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LOUISVILLE, Ky. — Louisville has refuted NCAA allegations against its men’s basketball program in the wake of a federal corruption scandal, requesting that the highest-level violation be reclassified.

The university also is challenging that former coach Rick Pitino failed to promote an atmosphere of compliance in his program.

Louisville filed a 104-page response last week to the Notice Of Allegations sent to the school in May. The document stated that college sports’ governing body seeks to ignore wire fraud convictions against several people involved in the scheme – including a former Adidas executive – by suggesting they were representing its athletic interests. Louisville’s contract with the apparel maker was a standard sponsorship agreement rather than a promotional deal, the response added.

“This argument is as novel as it is wrong,” the school wrote in its response. “Even if an institution has some responsibility for the conduct of its suppliers, that responsibility plainly does not extend to acts of fraud perpetrated against the institution itself.”

Louisville also seeks to have several second-tier violations reclassified even lower. The NCAA has until Nov. 15 to respond with the school responding 15 days after before a decision is made whether the case will proceed through the traditional Committee on Infractions or Independent Accountability Review Process (IARP).

The NCAA’s Notice of Allegations states that Louisville committed a Level I violation, considered the most severe, with an improper recruiting offer and extra benefits along with several lesser violations. Those lesser violations also include Pitino failing to promote an atmosphere of compliance.

The NCAA notice completed a two-year investigation following a federal corruption probe of college basketball announced in September 2017. Louisville acknowledged its involvement in the federal investigation related to the recruitment of former player Brian Bowen II. Pitino, who’s now coaching Iona, was not named in the federal complaint and has consistently denied authorizing or having knowledge of a payment to a recruit’s family.

Louisville has previously indicated it would accept responsibility for violations it committed but would contest allegations it believed were not supported by facts. The school also noted corrective measures taken in the scandal’s immediate aftermath, such as suspending and then firing Pitino and athletic director Tom Jurich.

Louisville also dismissed the NCAA’s contention that former Adidas executive James Gatto and amateur league director Merl Code represented the school while funneling illegal payments to recruits at several schools.

“The enforcement staff’s remaining allegations lack factual support and overread the relevant Bylaws,” the response stated, “and rest on the erroneous contention that the conspirators were representatives of the University’s athletics interests.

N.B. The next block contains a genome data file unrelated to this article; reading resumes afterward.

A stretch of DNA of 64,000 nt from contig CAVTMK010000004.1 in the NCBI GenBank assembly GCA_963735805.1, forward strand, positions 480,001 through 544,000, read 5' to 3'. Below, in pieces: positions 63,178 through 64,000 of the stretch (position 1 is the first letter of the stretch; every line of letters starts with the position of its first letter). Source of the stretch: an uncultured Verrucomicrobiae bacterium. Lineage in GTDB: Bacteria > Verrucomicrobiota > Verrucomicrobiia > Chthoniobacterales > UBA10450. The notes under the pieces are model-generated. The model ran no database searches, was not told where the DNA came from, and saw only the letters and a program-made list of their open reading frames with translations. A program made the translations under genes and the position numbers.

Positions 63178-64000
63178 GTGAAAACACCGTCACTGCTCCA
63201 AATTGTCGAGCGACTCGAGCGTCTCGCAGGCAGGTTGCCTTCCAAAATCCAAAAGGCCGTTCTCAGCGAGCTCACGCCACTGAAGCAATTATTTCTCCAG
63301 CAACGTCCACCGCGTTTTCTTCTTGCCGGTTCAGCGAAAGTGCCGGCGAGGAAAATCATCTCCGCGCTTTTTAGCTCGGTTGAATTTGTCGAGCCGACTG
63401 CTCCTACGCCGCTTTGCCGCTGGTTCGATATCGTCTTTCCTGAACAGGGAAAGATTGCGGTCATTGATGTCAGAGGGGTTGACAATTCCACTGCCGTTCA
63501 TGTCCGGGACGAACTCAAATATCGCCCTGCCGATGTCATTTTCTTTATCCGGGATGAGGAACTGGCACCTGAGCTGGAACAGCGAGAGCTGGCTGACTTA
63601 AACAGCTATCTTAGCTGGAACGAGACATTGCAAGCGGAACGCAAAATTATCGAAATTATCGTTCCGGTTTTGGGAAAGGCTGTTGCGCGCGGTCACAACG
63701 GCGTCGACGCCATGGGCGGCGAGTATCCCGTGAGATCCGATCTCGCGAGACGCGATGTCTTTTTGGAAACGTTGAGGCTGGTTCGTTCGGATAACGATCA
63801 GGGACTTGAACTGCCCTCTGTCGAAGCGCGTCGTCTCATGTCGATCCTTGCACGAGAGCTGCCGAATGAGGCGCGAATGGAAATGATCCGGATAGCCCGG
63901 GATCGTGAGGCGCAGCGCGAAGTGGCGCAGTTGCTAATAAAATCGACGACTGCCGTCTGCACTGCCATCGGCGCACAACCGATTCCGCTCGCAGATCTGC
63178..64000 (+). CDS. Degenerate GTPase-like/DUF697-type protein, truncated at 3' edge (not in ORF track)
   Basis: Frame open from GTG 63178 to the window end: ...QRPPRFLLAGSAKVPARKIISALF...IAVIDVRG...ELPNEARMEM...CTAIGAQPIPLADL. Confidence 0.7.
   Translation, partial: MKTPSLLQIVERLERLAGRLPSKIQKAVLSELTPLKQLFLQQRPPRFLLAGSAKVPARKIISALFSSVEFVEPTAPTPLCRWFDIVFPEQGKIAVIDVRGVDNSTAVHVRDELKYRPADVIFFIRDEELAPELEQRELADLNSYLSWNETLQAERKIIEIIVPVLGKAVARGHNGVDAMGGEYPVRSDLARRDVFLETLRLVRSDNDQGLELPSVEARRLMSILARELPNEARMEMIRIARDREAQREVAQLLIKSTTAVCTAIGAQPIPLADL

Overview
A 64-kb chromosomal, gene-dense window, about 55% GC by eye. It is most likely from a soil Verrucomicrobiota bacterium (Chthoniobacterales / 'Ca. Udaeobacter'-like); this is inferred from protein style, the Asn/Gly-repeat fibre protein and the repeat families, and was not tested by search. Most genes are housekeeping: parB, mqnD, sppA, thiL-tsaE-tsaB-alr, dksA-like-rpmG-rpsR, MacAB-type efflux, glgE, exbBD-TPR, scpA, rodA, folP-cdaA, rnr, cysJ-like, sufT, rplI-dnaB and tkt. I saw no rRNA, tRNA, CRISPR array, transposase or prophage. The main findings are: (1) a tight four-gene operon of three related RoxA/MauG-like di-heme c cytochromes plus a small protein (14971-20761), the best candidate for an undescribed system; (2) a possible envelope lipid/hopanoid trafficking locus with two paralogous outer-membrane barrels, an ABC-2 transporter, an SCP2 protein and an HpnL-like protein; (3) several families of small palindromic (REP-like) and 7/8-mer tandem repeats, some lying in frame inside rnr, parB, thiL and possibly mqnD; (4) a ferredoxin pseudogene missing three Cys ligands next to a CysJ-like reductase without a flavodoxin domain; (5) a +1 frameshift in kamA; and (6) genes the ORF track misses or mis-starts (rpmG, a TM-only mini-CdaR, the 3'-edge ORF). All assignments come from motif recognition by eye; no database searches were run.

“For these reasons and others set forth, the panel should reject the enforcement staff’s dramatically overbroad theory, and classify this case as involving a Level II-Mitigated violation.”

Bubbles brewing with season on horizon

Brian Spurlock-USA TODAY Sports
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INDIANAPOLIS — With the coronavirus pandemic already forcing changes for college basketball, a bubble may be brewing in Indianapolis.

Indiana Sports Corp. released a 16-page proposal Friday that calls for turning the city convention center’s exhibition halls and meeting rooms into basketball courts and locker rooms. There would be expansive safety measures and daily COVID-19 testing.

The all-inclusive price starts at $90,000 per team and would cover 20 hotel rooms per traveling party, testing, daily food vouchers ranging from $30-$50 and the cost of game officials. Sports Corp. President Ryan Vaughn said the price depends on what offerings teams or leagues choose.

“The interest has been high,” Vaughn said. “I think as conferences figure out what conference and non-conference schedules are going to look like, we’re we’re a very good option for folks. I would tell you we’ve had conversations with the power six conferences, mid-majors, it’s really kind of all over the Division I spectrum.”

Small wonder: The NCAA this week announced teams could start ramping up workouts Monday, with preseason practices set to begin Oct. 14. Season openers, however, were pushed back to Nov. 25 amid wide-ranging uncertainty about campus safety and team travel in the pandemic.

There is already scrambling going on and some of the marquee early-season tournaments have already been impacted.

The Maui Invitational will be moved from Hawaii to Asheville, North Carolina, with dates still to be determined and organizers clear that everyone involved “will be in a bubble environment that limits their movement and interaction outside the venue.” The Batttle 4 Atlantis has been canceled. The Cancun Challenge will be held in Melbourne, Florida, not Mexico.